Jersey Boys

I don’t normally do film reviews but I going to make an exception because it gives me the opportunity to slip in a song.

I’ve listened to December, 1963 (Oh, What A Night) countless times over the years and never really bothered to find out more about Frankie Vallie & The Four Seasons. Jersey Boys was therefore a timely education in music history for me.

Directed by Clint Eastwood, it stars the main cast from the Broadway Musical and Christopher Walken, one of my favorite actors. Basically it tells the story of Tommy Devito, Nick Massi, Bob Gaudio and Frankie Valli (real name Francesco Stephen Castelluccio) wo formed a friendship in the 50’s that nearly resulted in them becoming hardened criminals, and how they cemented a musical relationship that resulted in the formation of the band the Four Seasons in the 60’s.

A nice bit of trivia was learning that the songwriter Bob Gaudio was introduced to the others by none other than Joe Pesci the actor. When Tommy Devito is eventually forced to leave the band he goes on to work for Pesci, in what capacity is not revealed.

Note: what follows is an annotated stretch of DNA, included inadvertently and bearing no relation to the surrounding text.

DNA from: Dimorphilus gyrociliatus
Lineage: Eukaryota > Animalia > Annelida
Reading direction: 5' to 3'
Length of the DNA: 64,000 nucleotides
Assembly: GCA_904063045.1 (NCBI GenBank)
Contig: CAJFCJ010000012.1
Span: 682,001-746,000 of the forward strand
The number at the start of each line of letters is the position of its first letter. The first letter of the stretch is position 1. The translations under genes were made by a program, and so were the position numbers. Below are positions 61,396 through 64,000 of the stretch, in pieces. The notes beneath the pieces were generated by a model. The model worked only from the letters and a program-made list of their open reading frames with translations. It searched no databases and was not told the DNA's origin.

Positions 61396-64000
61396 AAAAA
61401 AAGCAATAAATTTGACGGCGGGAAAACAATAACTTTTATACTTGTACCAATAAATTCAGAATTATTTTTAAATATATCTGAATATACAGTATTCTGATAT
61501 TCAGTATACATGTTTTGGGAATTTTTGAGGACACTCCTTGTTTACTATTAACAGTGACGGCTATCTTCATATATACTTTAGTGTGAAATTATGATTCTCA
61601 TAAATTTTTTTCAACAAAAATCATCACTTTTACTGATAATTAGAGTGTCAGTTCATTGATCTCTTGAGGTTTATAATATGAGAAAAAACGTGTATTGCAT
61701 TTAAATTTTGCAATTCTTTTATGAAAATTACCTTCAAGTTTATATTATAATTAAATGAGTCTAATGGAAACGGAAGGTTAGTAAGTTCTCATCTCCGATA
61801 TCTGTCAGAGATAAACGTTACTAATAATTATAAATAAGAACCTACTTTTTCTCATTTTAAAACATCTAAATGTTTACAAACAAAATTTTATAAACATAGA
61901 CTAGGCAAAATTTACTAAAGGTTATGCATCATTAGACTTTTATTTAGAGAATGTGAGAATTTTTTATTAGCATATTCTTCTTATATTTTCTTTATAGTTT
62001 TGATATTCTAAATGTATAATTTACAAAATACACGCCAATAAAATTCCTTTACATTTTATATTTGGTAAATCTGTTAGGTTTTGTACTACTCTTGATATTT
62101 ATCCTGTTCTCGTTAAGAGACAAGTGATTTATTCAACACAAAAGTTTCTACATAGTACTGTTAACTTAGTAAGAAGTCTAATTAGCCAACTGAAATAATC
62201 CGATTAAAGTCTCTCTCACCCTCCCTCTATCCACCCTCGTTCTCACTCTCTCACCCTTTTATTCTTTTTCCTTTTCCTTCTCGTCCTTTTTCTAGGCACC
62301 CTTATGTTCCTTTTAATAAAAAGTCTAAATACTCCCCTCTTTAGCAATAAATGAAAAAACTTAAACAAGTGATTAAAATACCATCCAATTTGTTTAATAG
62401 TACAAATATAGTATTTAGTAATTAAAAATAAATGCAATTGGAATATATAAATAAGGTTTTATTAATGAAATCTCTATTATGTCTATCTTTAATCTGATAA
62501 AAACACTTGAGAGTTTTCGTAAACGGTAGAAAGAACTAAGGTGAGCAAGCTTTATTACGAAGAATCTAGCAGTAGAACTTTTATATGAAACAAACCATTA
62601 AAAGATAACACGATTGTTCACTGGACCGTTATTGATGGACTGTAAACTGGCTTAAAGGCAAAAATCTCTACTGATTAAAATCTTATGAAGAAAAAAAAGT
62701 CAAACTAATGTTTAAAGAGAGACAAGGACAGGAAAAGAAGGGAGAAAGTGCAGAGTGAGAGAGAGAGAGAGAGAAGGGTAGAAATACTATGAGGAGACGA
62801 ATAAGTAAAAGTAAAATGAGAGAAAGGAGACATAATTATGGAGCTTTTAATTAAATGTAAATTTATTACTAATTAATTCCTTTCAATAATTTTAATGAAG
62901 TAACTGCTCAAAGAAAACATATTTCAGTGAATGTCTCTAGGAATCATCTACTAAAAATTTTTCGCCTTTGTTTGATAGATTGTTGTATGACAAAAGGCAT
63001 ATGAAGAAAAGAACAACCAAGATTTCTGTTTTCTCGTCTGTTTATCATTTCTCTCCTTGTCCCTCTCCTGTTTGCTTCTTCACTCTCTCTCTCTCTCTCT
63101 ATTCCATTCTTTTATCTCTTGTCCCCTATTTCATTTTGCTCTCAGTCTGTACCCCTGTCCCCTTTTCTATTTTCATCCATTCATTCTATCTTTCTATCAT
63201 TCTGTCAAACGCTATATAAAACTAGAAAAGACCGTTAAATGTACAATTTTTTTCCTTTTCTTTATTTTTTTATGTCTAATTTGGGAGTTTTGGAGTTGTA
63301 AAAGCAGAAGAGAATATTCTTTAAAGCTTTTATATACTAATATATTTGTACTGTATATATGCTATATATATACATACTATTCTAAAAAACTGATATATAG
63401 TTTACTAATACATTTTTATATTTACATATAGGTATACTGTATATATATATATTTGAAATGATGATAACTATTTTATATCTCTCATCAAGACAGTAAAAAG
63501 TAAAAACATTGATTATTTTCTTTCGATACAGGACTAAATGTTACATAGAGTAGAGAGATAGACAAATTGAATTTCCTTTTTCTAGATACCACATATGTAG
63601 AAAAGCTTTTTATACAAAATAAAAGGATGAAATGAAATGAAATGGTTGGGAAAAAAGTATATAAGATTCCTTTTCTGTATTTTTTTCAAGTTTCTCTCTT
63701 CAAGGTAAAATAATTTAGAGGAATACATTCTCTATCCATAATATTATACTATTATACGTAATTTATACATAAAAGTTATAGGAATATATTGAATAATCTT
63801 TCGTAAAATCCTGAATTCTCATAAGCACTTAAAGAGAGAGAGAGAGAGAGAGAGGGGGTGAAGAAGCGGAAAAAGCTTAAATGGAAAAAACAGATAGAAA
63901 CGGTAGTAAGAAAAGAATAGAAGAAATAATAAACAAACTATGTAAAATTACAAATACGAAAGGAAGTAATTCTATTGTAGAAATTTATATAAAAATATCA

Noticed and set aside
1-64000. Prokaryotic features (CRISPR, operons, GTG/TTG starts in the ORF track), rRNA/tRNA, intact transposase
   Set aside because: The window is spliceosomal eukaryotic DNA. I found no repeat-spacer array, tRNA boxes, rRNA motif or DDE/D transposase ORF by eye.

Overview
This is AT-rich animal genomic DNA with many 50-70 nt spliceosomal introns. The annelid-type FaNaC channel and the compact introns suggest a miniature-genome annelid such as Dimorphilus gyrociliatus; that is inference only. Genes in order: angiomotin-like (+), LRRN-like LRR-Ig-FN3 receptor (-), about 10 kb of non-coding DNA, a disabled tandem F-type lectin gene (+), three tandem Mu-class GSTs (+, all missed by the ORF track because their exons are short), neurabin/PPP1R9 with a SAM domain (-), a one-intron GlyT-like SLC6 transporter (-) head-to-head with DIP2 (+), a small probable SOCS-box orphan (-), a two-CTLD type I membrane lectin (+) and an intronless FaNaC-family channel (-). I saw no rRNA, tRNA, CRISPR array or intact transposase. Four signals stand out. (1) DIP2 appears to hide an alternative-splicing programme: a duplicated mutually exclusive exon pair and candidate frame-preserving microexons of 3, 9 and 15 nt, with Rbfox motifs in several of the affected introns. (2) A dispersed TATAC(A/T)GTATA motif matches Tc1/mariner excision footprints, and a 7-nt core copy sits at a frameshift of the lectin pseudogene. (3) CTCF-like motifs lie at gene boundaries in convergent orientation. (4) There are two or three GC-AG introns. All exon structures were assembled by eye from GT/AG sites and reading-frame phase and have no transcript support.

Christopher Walken plays a rather likeable mobster boss, who has a soft spot for the boys, especially Frankie. And as usual he does a superb job.

You may remember some of the hit songs by the Four Seasons such as Sherry, Big Girls Don’t Cry and The Frankie Valli solo Can’t Take My Eyes Off You, but I’m going to leave this one here…

Walk Like A Man

There is a rather poignant moment at the end with the Four Seasons getting back together after more than twenty years to sing together again in 1990 when they were inducted into the Rock And Roll Hall Of Fame, and Frankie Valli remembering how four guys used to sing under a street lamp.


Rock In Peace: Lou Reed

There’s a bit of magic in everything, and some loss to even things out.

Lead vocalist, guitarist and songwriter of the Velvet Underground Lou Reed, passed on at the age of 71 this weekend. Perhaps best remembered for the solo hit Walk On The Wild Side, Reed was an icon of the music industry whose career spanned nearly 50 years.

Apart from Perfect Day, my favorite Lou Reed song is Sweet Jane, although I am partial to the Cowboy Junkies version which Reed himself admits is “the best and most authentic version I have ever heard.”

But anyone who ever had a heart
they wouldn’t turn around and break it
and anyone who ever played a part
They wouldn’t turn around and hate it
Sweet Jane, Sweet Sweet Jane…